Curiosity and ingenuity - Scientific Collections and Experimentation at Padova in the 18th Century
AntichitÓ e arte
Il corpo dell'uomo
Strumenti e macchine
Stones for ManMinerali e rocce Visita la collezione

Vallisneri collected, studied and used minerals.

The first attempt to recognise and classify minerals based on their objective features, i.e. their colour, habit and hardness, was made in the first half of the sixteenth century by George Bauer, known as Agricola. During the seventeenth century the classification based on what min-erals were used for or on their magical and thaumaturgic properties was abandoned and the study and classification of minerals on a chemical and physical basis began to take hold. This method was however not very popular among collectors and naturalists of the time, including Vallisneri who had subdivided his collection into "classes". These "classes" were not only meant to help him in his professional and didactic activities, as he was Professor of Practical Medicine at our University, but also served as documentation of the interest of scholars and of the debates which characterised the scientific atmosphere of the age.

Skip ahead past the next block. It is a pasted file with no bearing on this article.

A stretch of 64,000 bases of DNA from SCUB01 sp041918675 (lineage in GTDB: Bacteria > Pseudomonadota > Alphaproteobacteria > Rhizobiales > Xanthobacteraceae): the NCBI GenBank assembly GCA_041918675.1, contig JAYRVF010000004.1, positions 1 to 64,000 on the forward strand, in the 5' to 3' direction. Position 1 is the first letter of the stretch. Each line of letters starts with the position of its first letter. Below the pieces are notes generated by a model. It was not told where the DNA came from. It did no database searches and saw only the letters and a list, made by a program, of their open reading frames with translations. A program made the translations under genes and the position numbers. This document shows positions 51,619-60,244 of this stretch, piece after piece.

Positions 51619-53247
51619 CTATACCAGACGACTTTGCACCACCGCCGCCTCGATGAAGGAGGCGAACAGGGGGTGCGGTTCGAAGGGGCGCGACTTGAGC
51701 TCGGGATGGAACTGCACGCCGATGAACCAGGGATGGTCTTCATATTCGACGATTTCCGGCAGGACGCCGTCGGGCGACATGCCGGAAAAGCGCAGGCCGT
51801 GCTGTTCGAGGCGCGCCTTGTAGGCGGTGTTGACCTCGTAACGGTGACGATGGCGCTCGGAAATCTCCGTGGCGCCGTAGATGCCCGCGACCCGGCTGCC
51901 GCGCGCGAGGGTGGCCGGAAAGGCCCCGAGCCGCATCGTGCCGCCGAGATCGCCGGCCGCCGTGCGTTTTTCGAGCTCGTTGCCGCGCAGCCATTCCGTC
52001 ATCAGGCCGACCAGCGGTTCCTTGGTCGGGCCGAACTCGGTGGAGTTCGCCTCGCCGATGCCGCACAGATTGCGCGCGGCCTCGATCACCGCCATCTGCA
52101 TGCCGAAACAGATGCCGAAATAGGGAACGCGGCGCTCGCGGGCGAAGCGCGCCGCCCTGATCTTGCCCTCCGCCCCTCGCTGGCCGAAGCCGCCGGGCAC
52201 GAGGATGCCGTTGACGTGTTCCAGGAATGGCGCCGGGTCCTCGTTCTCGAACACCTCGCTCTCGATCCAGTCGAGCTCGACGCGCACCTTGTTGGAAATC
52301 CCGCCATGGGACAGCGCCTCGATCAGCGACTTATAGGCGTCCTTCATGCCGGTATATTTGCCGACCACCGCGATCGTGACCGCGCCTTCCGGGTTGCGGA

Vallisneri's "classes" reflect themes such as the nature of the so-called figured stones; the origin of metalliferous minerals; the formation of sedimentary rocks; and the genesis of volcanoes, which became a common topic of discussion among scientists following the catastrophic eruption of Etna in 1669 which brought destruction and death to the city of Catania.

Vallisneri's interest in minerals and rocks is well documented in his collection catalogue, which is part of his Opere (Venice 1733). Unfortunately, however, only a few samples have reached us since much of the collection was dispersed after his death. In fact, the manuscript catalogue compiled by Tomaso Antonio Catullo, director of the Natural History Museum of the University of Padova from 1829 to 1851, testifies that many of the minerals from Vallisneri's collection were missing by 1830. This loss could be due either to the fact that some of Vallisneri's pieces were put in other museum collections or to a lack of precise documentation.

In order to bring the stone and mineral section of the Vallisneri Museum back to life in its most complete form, some of the samples exhibited have been added from other collections. They nonetheless represent the type of choices that Vallisneri made for his own collection as can be verified in his catalogue.

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